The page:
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This article was published on February 16, 2019

Taylor Swift is watching you watching her

Taylor Swift is watching you watching her
Brahim Bénichou
Story by

Brahim Bénichou

Brahim Bénichou is a part-time legal researcher at the KU Leuven Centre for IT and IP law, Of Counsel at the IP/IT team of NautaDutilh and f Brahim Bénichou is a part-time legal researcher at the KU Leuven Centre for IT and IP law, Of Counsel at the IP/IT team of NautaDutilh and founder of My Privacy Specialist. He focuses on privacy and the legal issues raised by technology and innovation.

In 2018, face recognition technology (“FRT”) stumbled from childhood into adolescence in commercial applications. It evolved from being used primarily as a gimmick to unlock your phone or retrieve pictures of specific persons within your 60K pictures, to being used in an almost infinite number of commercial applications on a local scale (mostly in China, a frontrunner in FRT).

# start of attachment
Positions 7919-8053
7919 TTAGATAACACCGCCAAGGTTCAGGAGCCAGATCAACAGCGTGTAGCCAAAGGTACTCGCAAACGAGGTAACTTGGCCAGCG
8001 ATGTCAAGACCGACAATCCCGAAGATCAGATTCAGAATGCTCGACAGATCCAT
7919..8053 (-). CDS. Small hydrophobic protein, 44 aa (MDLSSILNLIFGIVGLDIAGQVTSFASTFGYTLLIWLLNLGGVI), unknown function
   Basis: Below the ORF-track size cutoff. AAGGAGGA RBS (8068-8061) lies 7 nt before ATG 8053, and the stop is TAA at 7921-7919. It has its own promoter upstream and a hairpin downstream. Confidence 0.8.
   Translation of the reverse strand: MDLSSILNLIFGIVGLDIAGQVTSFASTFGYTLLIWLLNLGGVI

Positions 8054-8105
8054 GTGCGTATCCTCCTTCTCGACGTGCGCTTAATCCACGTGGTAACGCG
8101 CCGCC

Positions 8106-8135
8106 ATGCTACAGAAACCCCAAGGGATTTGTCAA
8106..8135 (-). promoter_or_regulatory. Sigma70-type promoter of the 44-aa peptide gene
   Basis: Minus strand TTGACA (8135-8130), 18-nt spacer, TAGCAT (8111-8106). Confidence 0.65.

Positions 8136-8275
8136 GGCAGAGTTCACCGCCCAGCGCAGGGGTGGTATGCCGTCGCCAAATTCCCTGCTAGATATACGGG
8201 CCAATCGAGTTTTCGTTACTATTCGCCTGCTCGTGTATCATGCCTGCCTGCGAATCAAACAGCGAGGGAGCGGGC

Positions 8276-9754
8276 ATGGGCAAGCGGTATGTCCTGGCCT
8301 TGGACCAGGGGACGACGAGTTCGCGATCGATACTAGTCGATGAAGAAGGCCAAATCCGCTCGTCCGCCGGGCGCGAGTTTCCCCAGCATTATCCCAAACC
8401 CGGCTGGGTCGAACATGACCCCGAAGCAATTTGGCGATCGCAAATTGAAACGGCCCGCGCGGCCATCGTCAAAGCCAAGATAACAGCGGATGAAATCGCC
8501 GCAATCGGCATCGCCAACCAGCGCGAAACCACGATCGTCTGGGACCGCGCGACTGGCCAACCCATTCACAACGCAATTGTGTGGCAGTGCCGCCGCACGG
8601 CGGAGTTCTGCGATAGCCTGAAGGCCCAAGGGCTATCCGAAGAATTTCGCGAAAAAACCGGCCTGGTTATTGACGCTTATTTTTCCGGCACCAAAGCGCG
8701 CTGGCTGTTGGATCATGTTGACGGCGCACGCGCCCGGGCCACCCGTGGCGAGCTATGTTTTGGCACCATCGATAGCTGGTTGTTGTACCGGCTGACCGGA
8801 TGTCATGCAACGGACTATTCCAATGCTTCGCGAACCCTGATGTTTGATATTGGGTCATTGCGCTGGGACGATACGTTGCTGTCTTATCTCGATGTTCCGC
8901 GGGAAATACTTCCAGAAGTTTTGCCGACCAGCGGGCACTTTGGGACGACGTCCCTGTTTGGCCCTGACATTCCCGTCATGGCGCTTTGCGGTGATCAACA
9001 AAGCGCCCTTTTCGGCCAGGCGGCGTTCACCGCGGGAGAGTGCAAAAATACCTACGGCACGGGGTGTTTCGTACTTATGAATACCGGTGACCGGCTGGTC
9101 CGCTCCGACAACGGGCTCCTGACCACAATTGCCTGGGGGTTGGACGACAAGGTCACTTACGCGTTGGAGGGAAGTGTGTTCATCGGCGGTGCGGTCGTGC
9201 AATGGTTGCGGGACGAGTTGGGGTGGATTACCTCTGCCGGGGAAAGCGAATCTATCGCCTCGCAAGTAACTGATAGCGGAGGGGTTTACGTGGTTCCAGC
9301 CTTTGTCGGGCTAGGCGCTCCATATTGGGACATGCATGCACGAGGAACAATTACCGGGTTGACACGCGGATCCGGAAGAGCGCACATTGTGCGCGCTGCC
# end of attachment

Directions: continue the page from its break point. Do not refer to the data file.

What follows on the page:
Examples are checking in to hotels, buying chicken wings, monitoring signs of distraction or fatigue while driving, detecting problem gamblers in casinos and scanning for unwanted guests in a Taylor Swift audience.

What does this mean for the EU? Will you be scanned too at the next concert you attend and have your face end up in one or more databases without you even knowing it?

A dream comes true

How many “Swifties” wouldn’t dream that Taylor Swift would notice them and recognize their face? That is exactly what happened at a Taylor Swift concert in Los Angeles on 18 May 2018. Well, not exactly, but when the fans entered the concert venue, they had to pass next to a kiosk on which unreleased rehearsal clips of the pop star were shown.